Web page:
- Make an edited draft. Revise what you wrote, based on how it sounded on your trial run.
Now, from here, it’s up to your personal preferences as for how much more rehearsing and rewriting to do. When delivering it, don’t stick to it word-for-word. Let it flow naturally. Also, if you aren’t tied to a strict script, it means you can more easily work with the crowd or skip around your speech based on their input, if necessary.
Vary Things Up
Unless you are in a highly technical field where dry presentations are expected, one of the best ways to hold an audience’s attention for more than a few minutes is to keep switching up your presenting technique.
- Don’t lecture for more than a few minutes at a time. Less than five at a stretch, for most people. (Few of us are gifted with the voice of a James Earl Jones or Cate Blanchett, regrettably.)
- Have digital presentations ready. A mix of slideshows, charts and graphs, and video will keep your audience’s attention for longer.
Animation always grabs eyeballs. It also tends to be more often trusted by consumers as well. In a busy trade show, having an animation somewhere in your presentation is a great way to get passersby to stop.
Plus, perhaps more than anything, try to keep a sense of humor throughout. A somewhat humorous presentation will be better-received than just about any other.
3.) Save Handouts Until Afterwards
This one’s short and sweet: Hand out promotional stuff after the show, if you want people paying attention to you rather than their goodie bags. Make sure you have digital copies of everything available as well, for those who aren’t attending in person.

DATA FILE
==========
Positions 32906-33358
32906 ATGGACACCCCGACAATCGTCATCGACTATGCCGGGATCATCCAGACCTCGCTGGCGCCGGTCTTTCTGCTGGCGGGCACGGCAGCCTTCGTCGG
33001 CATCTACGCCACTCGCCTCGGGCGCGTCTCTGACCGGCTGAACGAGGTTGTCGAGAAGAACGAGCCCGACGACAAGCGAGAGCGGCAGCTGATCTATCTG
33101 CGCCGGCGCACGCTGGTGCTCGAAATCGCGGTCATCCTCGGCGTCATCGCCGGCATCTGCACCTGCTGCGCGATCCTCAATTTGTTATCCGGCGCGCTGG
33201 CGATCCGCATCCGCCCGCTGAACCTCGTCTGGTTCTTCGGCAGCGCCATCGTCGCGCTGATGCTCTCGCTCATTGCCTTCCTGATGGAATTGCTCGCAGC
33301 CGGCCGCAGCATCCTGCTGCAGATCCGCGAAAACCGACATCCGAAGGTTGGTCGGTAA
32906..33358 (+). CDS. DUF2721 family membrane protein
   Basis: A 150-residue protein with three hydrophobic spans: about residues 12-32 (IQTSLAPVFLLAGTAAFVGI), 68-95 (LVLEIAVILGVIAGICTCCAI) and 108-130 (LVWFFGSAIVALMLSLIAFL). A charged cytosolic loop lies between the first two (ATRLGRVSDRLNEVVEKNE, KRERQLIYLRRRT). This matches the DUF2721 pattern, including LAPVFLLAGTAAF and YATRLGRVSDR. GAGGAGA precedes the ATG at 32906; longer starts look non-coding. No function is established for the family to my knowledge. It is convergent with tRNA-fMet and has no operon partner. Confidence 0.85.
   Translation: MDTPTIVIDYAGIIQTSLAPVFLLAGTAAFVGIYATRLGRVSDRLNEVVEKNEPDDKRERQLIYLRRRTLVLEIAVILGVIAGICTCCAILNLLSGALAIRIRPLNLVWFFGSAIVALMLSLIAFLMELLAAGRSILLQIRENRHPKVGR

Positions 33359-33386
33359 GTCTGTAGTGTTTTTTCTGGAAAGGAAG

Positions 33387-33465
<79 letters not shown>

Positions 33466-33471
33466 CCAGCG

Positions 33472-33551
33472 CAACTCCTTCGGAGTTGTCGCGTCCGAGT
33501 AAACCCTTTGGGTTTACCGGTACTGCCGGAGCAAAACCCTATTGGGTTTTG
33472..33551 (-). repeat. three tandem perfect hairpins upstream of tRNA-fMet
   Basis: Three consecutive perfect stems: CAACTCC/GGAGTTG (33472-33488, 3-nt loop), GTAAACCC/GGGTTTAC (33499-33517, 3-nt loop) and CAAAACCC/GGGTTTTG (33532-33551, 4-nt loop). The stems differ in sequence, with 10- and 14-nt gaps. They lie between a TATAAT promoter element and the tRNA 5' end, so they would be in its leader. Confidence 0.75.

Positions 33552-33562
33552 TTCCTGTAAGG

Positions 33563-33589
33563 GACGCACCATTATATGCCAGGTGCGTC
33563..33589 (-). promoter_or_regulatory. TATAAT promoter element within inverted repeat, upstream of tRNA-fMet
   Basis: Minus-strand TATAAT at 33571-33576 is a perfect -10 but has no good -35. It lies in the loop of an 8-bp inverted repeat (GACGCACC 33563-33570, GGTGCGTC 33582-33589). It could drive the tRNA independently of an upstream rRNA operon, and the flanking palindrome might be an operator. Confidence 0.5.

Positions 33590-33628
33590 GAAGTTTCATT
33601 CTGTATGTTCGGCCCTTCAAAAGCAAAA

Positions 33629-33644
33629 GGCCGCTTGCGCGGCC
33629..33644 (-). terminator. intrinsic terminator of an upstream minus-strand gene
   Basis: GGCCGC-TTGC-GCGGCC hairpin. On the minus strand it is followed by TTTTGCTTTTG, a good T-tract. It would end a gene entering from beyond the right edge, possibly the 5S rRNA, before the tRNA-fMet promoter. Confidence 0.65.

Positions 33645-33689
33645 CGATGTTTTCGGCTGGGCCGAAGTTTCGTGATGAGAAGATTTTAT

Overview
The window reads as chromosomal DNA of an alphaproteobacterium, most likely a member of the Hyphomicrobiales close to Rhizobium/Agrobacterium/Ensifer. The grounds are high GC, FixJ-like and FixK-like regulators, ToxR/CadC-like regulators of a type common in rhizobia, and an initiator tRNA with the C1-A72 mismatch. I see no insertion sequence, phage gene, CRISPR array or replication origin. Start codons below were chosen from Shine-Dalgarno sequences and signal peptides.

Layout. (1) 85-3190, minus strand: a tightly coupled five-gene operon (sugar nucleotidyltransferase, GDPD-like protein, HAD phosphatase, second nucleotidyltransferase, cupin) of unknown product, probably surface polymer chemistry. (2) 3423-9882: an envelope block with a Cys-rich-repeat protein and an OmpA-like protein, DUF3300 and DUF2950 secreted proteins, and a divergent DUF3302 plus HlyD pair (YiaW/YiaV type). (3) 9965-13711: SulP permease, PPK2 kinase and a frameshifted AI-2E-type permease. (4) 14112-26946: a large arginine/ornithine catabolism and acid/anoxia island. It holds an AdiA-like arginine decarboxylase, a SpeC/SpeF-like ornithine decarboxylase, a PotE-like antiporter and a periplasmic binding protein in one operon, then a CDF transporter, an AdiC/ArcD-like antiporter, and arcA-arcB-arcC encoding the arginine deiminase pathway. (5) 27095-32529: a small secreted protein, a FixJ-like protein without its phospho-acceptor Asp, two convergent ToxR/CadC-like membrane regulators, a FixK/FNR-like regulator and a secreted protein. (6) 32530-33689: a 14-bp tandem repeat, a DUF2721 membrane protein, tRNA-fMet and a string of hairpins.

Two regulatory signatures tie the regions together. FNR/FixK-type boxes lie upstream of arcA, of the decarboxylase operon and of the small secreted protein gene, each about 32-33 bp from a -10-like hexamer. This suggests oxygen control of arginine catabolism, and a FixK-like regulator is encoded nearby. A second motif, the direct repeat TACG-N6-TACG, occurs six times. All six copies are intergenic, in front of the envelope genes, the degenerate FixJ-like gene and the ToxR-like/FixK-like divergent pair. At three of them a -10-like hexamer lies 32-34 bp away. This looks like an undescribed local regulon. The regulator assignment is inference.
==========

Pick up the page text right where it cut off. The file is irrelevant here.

4.) Have Several Repeat Shows
Don’t just give your presentation once! Give it a few different times during the show, and have a schedule posted in your trade show booth. This helps you and your outreach!
You’ll get your message out to more people that way, and it gives you a chance to refine the presentation in front of a few different audiences. If there’s a particular time when you want to be sure you give a great presentation – such as when the media is there – having a couple test runs before the big one will help you iron out any final flaws.
Consider recording one of the presentations; or at the very least, if you’re not too sick of it, consider recording a “dry” version of the presentation -without the hubbub of the show- for online posting. You lose the energy of the live crowd, but it creates a clean version that’s much easier for people at home to watch.
5.) Keep The Social Media Going
There should be an online component to your trade show presentations. Think of the online sphere as an extended audience, who should have some real-time interaction with your trade show display.
Keeping live social media updates running throughout your presentations is perfect for this. Since you’ll have the spotlight, it’s easy for one or more of your staff to handle the updates while you speak.
- It’s difficult (although not impossible) to have too many pictures and video.
- Have a live chatroom, where your staff can interact with online visitors as you talk.
- Keep it real. Social media should feel spontaneous. If there’s a funny goof onstage, that’s great social material.
From your , to your – a good presentation needs to consider as many different aspects of your exposition appearance as possible. Address as many audiences as you can, and speak with authority.
You’ll soon see leads flocking to your trade show displays!